What makes my mother the best is that she has a heart the size of “A” Mountain. I have never met a person so good at showing her love to her children. However, she has never had the financial means to keep up with her constant generosity.
Lana Longoni was born into a Nebraskan family of twelve, and when her father drowned when she was nine, she and her siblings were put up for adoption. She was disconnected from her family for about 30 years, most of whom eventually fell to substance abuse and other extreme circumstances.
I remember my mother seeking out her brothers and sisters from all across the United States when I was very young, acting as catalyst for some very meaningful reunifications. Mom definitely knows how easily families can be torn apart, and I believe that is why she has worked so hard to keep our family so close-knit.
As the years passed, our family grew poorer and eventually filed bankruptcy. And yet my brother and I noticed very few changes to our emotional and material existence. Mom found ways to make everything special. Her enthusiasm for the small things and her consistency in teaching us hard lessons turned my brother and I into conscientious young men.
No matter how hard it got, Christmas stockings and Easter baskets were always overflowing, and mom never seemed to lose her cool. When I living in Taiwan, care packages and holiday gifts arrived in the mail for me and my friends.
Despite bankruptcy and divorce, my brother and I were given excellent educations here in Tucson. My mother never went to college herself, and yet she valued our educations enough to make huge sacrifices of her own, the most recent of them, opening up her home to me and my family as I continue to work for my Master’s degree at the U of A.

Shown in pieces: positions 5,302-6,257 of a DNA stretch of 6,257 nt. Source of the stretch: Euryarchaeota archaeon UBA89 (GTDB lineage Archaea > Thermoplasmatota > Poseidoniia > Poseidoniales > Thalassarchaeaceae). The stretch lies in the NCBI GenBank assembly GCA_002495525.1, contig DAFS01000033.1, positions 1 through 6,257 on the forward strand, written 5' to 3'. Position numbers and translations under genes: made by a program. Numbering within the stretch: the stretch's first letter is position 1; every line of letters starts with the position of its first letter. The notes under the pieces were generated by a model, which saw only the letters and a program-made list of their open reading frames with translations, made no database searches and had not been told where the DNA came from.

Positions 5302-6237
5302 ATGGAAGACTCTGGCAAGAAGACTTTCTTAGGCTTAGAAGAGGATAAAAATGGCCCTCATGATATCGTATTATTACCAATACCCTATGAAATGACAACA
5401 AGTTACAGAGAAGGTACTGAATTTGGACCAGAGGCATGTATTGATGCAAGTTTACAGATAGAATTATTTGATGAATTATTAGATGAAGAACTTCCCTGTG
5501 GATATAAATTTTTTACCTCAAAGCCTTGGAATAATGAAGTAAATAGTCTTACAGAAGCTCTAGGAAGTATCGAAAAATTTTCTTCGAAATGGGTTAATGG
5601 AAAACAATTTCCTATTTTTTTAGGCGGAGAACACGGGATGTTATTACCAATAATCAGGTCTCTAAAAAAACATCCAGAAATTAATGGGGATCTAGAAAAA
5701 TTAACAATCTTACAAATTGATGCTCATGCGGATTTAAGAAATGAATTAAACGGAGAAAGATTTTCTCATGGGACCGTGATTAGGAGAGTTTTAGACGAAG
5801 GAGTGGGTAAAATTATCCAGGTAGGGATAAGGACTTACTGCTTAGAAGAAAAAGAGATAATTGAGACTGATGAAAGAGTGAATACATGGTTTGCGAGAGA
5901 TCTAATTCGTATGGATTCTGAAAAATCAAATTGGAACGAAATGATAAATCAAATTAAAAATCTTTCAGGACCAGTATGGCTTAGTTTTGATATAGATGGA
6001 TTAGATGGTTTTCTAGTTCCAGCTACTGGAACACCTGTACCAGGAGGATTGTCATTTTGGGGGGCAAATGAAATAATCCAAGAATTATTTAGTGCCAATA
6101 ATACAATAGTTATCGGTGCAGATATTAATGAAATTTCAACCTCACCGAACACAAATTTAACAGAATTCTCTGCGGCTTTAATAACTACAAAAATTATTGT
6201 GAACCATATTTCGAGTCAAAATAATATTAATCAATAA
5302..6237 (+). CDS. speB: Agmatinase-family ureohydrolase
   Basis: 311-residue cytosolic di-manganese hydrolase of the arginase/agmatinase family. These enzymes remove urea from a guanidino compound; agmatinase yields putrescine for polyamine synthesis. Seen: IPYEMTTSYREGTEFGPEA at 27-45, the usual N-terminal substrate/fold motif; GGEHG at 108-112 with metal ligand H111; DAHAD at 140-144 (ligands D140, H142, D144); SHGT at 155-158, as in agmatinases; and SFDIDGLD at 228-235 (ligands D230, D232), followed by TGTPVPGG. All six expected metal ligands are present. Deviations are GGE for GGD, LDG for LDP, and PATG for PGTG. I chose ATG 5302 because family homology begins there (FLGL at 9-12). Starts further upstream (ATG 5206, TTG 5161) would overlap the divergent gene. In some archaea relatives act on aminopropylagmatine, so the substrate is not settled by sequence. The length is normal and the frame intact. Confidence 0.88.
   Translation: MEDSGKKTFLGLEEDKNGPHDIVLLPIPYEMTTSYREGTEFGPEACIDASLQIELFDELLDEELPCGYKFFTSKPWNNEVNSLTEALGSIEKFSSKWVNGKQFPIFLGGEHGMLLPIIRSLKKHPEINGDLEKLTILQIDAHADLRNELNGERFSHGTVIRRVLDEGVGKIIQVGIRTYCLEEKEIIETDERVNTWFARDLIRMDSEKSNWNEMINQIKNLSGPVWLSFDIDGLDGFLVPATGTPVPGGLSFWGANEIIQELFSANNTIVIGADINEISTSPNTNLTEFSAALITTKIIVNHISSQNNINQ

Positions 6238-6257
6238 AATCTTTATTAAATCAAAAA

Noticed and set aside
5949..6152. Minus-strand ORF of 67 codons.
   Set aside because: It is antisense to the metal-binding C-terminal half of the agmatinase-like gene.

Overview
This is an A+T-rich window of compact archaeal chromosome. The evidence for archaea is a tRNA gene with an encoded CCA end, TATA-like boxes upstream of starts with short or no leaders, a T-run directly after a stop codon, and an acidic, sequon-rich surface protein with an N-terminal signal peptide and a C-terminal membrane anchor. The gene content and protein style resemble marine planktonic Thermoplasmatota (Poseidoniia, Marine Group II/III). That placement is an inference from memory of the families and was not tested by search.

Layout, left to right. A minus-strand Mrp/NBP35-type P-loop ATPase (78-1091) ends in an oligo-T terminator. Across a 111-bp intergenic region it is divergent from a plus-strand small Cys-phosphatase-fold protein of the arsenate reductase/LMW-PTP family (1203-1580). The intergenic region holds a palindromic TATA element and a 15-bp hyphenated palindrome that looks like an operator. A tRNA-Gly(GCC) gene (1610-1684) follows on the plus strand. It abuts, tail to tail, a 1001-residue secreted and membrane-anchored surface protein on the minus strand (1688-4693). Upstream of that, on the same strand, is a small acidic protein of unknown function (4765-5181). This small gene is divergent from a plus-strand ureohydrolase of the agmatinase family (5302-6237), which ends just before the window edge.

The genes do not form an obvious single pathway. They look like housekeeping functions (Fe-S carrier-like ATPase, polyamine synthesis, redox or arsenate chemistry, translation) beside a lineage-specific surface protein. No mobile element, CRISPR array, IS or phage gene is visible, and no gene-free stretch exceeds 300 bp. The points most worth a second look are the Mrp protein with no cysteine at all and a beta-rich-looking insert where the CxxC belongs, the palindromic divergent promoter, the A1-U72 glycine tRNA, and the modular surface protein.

Despite a series of economic and personal disappointments throughout her life, I have never seen my mother sustain an attitude of sadness or regret, even when we lost our home in 1995.
She has been helping enormously in raising my 3-year-old son, for she is excellent with children and adults, always balancing our needs and emotions while hers seem to sit on the backburner. She is such a joy, a child herself at the age of 68. Even when money was scarce, she taught us to give some of our own belongings to those less fortunate than us, and on various occasions we would do so anonymously. Even to this day, mom brings food and clothing on a regular basis to a homeless man she sees on her way to work. When her pockets are full, she gives to charities, and when her pockets are empty, she makes phone calls of good cheer and support to her mother of 93 and her sons.
Mom set the pace for the rest of our days - compassion, ethics and hard work. She strengthens us. My mother has been an enduring source of love and support. She inspires those around her, including myself, to be people of quality. My younger brother and I are not just in awe of her unwavering support and generosity, we are products of it. The patience and fortitude she has cultivated in herself has been the marrow of my own success.
Now a man in my mid-30s, I reflect on all I have received from her. She has made me a better father. I owe all that I am to the unconditional love she has blessed me with.